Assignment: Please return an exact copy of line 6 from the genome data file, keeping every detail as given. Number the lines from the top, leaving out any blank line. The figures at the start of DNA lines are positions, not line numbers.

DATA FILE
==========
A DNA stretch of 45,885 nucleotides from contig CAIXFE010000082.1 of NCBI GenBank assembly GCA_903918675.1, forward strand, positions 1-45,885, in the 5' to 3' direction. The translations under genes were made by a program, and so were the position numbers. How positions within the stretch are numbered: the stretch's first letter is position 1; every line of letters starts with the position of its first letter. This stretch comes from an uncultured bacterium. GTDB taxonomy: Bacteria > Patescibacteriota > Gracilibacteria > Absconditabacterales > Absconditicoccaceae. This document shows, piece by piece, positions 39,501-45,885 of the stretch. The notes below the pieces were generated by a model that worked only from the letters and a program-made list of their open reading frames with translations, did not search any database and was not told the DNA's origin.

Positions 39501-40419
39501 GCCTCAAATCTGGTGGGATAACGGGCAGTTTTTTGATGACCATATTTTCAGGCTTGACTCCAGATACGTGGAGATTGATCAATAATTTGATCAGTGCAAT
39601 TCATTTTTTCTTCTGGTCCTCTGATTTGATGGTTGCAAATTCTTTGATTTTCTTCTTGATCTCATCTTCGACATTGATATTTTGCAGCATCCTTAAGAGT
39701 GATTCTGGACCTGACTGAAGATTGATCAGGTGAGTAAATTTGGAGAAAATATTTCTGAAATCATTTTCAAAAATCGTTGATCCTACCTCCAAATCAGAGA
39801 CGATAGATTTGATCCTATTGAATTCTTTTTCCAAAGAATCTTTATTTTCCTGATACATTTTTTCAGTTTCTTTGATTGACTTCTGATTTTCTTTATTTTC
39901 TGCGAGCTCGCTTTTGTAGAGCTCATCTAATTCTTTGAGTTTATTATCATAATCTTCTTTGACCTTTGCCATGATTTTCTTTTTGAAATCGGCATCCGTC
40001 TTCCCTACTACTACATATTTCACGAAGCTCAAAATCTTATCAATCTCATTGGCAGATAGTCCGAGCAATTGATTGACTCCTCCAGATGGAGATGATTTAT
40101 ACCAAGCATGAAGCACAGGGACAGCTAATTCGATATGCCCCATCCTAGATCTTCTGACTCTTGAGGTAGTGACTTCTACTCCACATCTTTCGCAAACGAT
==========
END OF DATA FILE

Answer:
39801 CGATAGATTTGATCCTATTGAATTCTTTTTCCAAAGAATCTTTATTTTCCTGATACATTTTTTCAGTTTCTTTGATTGACTTCTGATTTTCTTTATTTTC